Book Review: Eastern Bypass

Book Review: Eastern Bypass

Swinging between delusion and derision, this account of Kolkata unwittingly underlines the need for a fresh pair of eyes

Book: Grand Delusions: A Short of Biography of Kolkata

Author: Indrajit Hazra

Publisher: Aleph

Rs: 295

Some years ago, when the sectarian outfit Amra Bangali started smearing tar on English and Hindi signage in the city, demanding Bengali exclusivity and a greater homeland, the Kolkata-based Bengali news media vehemently disapproved. Bereft of mass or intellectual support, the fringe outfit has been on the sick bed.

Deservedly so. Kolkata, after all, has been an urban decanter: the only metropolis in eastern and central India, Kolkata has been a second home to lakhs of migrants from the hard-up Hindi heartland. Unlike other cities, economic migrants haven’t faced organised racism and part of Kolkata’s unwritten success story is the narrative of the poor Bihari migrant regaining home and livelihood in India’s third and among the world’s 20 largest cities.

Without any cry for a pushback, over a million political refugees from East Pakistan and later, Bangladesh, got drafted into the city’s core. They occupied every vacant space; introduced an air of breathless anarchy to the streets and football stadiums; faithfully kept their communist benefactors in power, and through feisty spirit, recharged Kolkata’s socio-cultural cross-stitch. True to its creative spirit, the city turned their admirable fight-back into literature and films, even as recent as the riveting 2010 film, Sthaniyo Sambaad.


Beyond recent additions like malls, flyovers, parks, riverside walks, restaurants, luxury hotels and the skyscraper swathe of futuristic urbania that is Rajarhat-New Town, recent attempts at the resuscitation of long-ignored heritage and centuries-old buildings reflect a city of the sensitive, sensory imagination. Beyond its failings — there are many — Kolkata needs to be imagined beyond doomsday prophesying.

Even recently, thousands have protest-marched against perceived wrongs like the 2007 killings in rural Nandigram and the death of Muslim computer professional Rizwanur Rahman. Ground zero for multiple socio-political experiments, the entrenched years of communist conditioning possibly made Kolkata among India’s least acquisitive cities — here, the neighbour’s flashy new second car is unlikely to seduce; understandably, globalisation’s homogeneous gloss has found less purchase here.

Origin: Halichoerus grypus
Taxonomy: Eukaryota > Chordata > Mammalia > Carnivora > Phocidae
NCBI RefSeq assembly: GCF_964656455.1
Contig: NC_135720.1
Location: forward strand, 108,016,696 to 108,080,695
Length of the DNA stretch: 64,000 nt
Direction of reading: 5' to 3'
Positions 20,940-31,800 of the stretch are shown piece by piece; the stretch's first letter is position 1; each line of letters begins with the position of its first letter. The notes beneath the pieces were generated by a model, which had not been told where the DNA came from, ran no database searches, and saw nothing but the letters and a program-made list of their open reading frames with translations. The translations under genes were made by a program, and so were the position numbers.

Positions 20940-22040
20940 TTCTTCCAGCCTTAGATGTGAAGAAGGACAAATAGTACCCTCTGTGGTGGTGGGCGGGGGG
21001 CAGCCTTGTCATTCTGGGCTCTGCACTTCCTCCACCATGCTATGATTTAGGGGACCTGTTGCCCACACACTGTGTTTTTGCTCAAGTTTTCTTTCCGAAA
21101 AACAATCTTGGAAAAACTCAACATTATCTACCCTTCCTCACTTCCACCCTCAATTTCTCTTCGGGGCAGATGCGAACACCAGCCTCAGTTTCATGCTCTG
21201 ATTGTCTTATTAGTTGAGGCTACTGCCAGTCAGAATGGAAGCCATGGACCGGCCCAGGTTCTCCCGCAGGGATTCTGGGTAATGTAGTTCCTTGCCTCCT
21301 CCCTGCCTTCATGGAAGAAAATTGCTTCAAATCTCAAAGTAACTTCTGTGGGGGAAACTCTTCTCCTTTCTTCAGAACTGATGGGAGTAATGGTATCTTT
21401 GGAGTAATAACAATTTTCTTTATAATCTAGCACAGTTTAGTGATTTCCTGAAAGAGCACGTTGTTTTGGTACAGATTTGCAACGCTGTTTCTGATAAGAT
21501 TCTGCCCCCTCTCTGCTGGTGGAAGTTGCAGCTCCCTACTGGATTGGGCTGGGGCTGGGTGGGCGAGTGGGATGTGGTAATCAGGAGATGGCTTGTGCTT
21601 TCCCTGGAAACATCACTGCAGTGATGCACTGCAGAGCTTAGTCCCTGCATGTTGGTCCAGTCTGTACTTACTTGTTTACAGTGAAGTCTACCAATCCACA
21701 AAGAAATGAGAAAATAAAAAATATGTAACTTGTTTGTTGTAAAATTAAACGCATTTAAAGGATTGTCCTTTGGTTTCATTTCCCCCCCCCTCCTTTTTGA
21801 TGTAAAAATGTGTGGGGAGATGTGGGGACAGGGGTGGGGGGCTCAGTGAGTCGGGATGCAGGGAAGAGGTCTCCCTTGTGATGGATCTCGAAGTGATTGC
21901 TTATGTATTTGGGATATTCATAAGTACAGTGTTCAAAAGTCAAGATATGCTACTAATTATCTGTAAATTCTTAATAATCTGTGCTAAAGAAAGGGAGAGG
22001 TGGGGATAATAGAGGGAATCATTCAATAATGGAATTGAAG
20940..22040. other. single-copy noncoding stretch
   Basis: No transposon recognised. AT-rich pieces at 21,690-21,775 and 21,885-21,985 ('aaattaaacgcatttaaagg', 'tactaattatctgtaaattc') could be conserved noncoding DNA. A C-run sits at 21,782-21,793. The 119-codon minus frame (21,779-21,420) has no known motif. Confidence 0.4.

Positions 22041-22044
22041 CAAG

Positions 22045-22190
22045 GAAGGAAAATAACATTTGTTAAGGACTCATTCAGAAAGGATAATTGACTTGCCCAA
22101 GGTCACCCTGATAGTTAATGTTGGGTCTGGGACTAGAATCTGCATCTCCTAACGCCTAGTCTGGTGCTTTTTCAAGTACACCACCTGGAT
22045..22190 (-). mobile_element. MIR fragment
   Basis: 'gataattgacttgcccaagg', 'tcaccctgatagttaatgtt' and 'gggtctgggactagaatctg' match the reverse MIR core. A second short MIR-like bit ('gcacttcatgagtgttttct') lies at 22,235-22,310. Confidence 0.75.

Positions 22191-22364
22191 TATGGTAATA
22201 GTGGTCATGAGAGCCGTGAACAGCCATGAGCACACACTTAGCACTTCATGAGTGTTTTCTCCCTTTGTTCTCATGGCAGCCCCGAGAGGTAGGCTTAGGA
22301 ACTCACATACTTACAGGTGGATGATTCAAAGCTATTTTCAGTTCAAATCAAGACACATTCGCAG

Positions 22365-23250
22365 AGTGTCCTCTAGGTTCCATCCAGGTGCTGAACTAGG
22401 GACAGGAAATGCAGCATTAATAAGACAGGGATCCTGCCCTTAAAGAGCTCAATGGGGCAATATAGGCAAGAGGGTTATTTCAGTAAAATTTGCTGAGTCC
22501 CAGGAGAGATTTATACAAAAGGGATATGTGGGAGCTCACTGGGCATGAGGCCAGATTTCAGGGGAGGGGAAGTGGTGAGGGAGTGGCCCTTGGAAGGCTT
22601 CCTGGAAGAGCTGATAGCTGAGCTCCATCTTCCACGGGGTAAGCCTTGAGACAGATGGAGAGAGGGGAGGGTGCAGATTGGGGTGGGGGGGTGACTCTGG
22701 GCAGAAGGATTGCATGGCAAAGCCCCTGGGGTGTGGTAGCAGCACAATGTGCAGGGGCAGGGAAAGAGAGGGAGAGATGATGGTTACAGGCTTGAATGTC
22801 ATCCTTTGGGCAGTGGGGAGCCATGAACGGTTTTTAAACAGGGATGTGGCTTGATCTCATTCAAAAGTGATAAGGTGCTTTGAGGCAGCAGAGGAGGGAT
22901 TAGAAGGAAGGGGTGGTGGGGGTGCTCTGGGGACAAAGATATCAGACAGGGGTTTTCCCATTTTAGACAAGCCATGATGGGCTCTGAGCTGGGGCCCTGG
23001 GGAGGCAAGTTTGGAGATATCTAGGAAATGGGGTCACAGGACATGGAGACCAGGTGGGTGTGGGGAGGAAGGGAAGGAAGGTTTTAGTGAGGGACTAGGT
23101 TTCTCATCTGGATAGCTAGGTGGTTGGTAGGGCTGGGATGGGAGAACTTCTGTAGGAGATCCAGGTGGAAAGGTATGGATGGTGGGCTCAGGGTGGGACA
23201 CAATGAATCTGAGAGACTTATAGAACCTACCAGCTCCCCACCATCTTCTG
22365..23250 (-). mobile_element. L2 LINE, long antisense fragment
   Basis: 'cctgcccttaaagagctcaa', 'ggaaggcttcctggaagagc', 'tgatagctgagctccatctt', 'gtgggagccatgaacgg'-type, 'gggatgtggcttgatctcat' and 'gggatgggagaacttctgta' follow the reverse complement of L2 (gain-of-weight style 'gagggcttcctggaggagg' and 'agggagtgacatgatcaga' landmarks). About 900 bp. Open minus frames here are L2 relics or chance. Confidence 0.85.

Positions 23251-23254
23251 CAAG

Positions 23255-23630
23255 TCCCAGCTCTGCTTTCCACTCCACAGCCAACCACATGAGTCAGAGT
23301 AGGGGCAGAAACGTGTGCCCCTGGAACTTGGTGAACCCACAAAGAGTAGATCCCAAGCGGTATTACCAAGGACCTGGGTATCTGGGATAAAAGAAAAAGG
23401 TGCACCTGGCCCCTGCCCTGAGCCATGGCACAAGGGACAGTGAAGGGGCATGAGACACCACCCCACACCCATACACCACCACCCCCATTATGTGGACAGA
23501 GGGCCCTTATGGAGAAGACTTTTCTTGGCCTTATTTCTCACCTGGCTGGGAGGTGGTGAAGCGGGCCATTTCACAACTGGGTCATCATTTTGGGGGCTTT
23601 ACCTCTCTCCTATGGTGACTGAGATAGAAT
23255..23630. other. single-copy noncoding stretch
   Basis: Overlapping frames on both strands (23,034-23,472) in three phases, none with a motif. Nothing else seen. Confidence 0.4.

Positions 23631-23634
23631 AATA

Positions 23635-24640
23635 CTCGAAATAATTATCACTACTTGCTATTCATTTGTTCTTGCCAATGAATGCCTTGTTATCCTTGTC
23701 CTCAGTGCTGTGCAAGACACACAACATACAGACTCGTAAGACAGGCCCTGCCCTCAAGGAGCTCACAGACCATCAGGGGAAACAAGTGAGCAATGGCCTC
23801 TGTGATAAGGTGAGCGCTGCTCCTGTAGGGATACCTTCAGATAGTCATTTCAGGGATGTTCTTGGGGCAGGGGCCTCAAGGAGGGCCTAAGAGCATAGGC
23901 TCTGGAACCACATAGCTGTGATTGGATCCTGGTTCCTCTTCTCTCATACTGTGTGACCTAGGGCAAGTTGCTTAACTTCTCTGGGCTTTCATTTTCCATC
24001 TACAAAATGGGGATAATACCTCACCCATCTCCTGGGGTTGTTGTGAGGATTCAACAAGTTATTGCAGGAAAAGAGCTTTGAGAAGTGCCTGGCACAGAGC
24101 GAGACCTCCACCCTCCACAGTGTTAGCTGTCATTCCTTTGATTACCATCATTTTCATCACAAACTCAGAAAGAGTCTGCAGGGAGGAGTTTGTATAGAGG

Much of the above remains unaccounted for in journalist-author Indrajit Hazra’s Grand Delusions: A Short Biography of Kolkata. Part memoir, part journalism, Hazra says that the “Kolkata of the 1980s” is occupying his head-space. He finds prophetic former Prime Minister Rajiv Gandhi’s 1985 comment of Kolkata being a “dying city”. Almost three decades later, it seems laughable. A 2014 survey by Cushman & Wakefield found the city’s central business district recording India’s highest rental growth, while Assocham’s 2013 findings recorded a 19 per cent job growth in Kolkata as against a two per cent decline nationally. Retail and real estate industries too, have reported happy tidings. Forget error-prone surveys, but it’ll be rare to find employable youth playing carrom on weekday afternoons, though adda — the Bengali thirst for long impromptu discussions —  remains a persistent evening pursuit.

Hazra seems undecided on qualifying Kolkata — it’s variously a city-town, village, urbane and swinging city and pretend-metropolis. He isn’t as confused about necessary action. To be a 21st century city, apart from the gated communities of Salt Lake, Lake Town, Rajarhat and Eastern Bypass, “all of Kolkata would have to be yanked out by its roots and rebuilt”, he prescribes. Now imagine the stunning heritage of the Jewish, Armenian, Marwari, Chinese, Greek and Portuguese communities, besides the preponderant British and local hybrid styles, and north Kolkata’s time-transporting bylanes, going under Hazra’s revivalist hammer.

While the author’s personal experiences from the “loadshedding” days (an endangered occurrence now) of the ’80s, his account of the city’s north-south divide and his trail through Kolkata’s food paths make for engaging reading (as opposed to the lethargic portrayal of Park Street), there is little fresh information here.

A former resident forced to leave for Delhi and better opportunities, Hazra is caught between weakness and contempt for Kolkata. Some of his gripes ring true, yet he’s afflicted by the constant need for delusion or derision. Often, they seem like nitpicking — Beleghata’s Gandhi Bhavan is “alarmingly” well-maintained; a ferry ride is pleasant but “bound by the schedule”; and Park Street is pointlessly summarised as “our Petits Champs-Elysees”, “our Ungorgeous Princes Street”. Intriguingly, the chapter on Bengali cinema (he does mention its aesthetic revival) begins with the viewing experience of a Hindi-dubbed south Indian semi-porn flick at his family-run Chhaya cinema, when Bakita Byaktigato, which is representative of Bengali cinema’s new-age refinement, could have been showing at a nearby multiplex.

It isn’t the error of misrepresenting Satyajit Ray’s iconic villain Maganlal Meghraj as Hemraj, but by calling a band Crosswindz though it became Krosswindz well over a decade ago — possibly around when he left — Hazra unwittingly underlines the required revisiting of the Kolkata story.  Between the C and K — the Calcutta of his ’80s and the Kolkata of ’14 — lies the gap.
Shamik Bag